|The Operator is willing to operate and manage the Serviced Apartments (forming part of the rental pool) to the maximum extent possible in order to increase the overall revenue stream and, consequently, its remuneration.||The Residence Owners wish, on the one hand, to invest in a promising project with a reputed Operator, and on the other hand, to ensure the transparency of cost allocation and profit distribution.||The Developer is willing to sell the branded residences on its preferred terms to the maximum extent possible, for which reason accommodation and balancing of both Operator’s and Residence Owners’ concerns is the Developer’s priority.||The Operator’s right to operate and manage is ensured via: – Management Agreement signed with the Developer/Hotel Owner; – constitutional documents under JOP laws – the Jointly Owned Property Declaration. Also it is important to ensure transparency in relations with the Residence Owners. For this purpose acknowledgement of the Operator as the branded operator of the Serviced Apartments (to the extent and as long as the residence unit is kept in the rental pool) should be clearly stated in the lease agreement to be signed with each Residence Owner (“Lease-Back Agreement”). The transparency of cost allocation and profit distribution is ensured throughout the rental pool documentation, as stipulated below. Such overall transparency will strengthen the parties’ relations and will leave less room for possible misunderstandings and disputes.|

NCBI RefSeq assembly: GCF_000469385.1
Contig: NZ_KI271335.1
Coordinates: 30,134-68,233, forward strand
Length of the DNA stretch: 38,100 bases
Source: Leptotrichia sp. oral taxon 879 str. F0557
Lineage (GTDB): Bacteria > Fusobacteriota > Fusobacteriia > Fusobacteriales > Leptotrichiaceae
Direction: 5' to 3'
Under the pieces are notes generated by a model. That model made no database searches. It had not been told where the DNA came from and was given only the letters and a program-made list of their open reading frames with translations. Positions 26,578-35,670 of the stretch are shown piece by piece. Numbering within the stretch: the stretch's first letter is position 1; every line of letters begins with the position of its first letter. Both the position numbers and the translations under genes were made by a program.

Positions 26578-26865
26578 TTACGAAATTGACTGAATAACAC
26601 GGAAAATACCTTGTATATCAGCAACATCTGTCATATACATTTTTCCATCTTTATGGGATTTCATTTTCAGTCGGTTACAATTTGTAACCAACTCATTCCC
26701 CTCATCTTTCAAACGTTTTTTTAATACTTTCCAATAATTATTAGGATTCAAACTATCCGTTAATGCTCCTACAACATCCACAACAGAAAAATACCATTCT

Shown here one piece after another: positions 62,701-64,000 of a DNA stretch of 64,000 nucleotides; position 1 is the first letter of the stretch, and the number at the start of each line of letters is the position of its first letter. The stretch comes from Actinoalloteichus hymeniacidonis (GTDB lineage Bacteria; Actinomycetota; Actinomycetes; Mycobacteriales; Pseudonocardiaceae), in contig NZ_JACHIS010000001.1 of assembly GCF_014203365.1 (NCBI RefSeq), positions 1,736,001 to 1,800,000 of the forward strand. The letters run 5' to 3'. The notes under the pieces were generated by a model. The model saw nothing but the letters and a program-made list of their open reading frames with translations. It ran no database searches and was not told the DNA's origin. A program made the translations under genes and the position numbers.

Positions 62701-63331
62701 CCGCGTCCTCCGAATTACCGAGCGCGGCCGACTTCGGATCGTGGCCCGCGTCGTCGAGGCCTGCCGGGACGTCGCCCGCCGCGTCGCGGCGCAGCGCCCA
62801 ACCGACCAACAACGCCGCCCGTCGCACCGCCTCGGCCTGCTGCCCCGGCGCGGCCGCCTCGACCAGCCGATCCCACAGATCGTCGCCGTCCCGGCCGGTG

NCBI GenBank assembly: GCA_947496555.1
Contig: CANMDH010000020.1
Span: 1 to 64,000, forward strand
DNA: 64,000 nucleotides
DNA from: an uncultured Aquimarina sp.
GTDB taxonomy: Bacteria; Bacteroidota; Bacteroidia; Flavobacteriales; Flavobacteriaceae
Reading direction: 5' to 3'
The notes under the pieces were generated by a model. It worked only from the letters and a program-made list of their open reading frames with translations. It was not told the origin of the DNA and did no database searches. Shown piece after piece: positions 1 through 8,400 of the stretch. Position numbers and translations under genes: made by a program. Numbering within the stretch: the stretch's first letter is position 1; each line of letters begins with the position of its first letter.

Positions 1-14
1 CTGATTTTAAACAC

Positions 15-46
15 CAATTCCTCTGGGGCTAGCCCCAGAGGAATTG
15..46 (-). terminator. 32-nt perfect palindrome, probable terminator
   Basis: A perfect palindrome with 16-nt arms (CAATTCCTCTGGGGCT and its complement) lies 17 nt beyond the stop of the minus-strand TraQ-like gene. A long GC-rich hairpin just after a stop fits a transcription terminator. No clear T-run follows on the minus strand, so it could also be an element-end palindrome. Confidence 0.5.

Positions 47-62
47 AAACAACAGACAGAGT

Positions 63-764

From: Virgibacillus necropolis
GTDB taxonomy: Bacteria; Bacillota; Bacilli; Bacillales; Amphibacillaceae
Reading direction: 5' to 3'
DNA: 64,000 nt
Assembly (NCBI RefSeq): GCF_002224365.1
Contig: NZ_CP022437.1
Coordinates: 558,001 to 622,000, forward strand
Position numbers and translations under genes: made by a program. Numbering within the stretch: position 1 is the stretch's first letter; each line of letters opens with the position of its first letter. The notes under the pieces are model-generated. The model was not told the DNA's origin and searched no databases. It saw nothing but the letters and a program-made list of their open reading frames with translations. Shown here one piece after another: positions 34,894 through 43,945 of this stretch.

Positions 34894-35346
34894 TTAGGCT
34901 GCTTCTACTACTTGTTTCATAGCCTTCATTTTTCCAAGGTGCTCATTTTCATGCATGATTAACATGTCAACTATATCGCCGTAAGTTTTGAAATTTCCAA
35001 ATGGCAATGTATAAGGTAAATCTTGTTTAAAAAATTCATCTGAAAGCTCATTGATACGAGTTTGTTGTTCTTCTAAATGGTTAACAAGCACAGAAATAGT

|Aspect No.2: Multiple participants to the rental pool structure|
|The Operator is not willing to deal with numerous Residence Owners. Indeed the Operator is willing to deal directly and exclusively with the Developer (including, in terms of funding of working capital, the guarantees of Operator’s indemnification and protection of brand etc)||The Residence Owners will be acting through an Owners’ Association as per the JOP laws. To the extent and as long as the residential unit is kept in the rental pool, the power to vote at the General Assembly of the Owners’ Association will be delegated to the Developer/Hotel Owner acting as a tenant under the Lease-Back Agreement. However, the Residence Owners should be at all times able to withdraw the unit from the rental pool if treated unfairly. In this respect the clear contractual regulation of the parties’ rights and obligations is the key to success.||The Developer is willing to accommodate the Operator’s concerns.||In order to comply with the JOP laws and accommodate the parties’ concerns, the Developer (or its wholly owned subsidiary) will be acting as intermediary between the Residence Owners, Owners’ Association and the Operator. In legal terms this can be achieved through the following contractual structure: – the Developer/Hotel Owner will be a tenant of the branded residences kept in the rental pool, and will be voting on behalf of the Residence Owner at the General Assembly of the Owners’ Association; – the Developer/Hotel Owner or a related entity will be appointed as the Owners’ Association manager to manage the day-to-day aspects related to common areas of the branded residences sold to the Residence Owners; – the Developer/Hotel Owner or a related entity will be appointed as the facility manager to maintain the common areas of the branded residences sold to the Residence Owners; – the above agreements allow the Developer to subcontract such services to the Operator; – all the above arrangements are clearly defined in the Management Agreement signed between the Developer/Hotel Owner and the Operator.|
|Aspect No.3: Preservation of branded residences in the rental pool|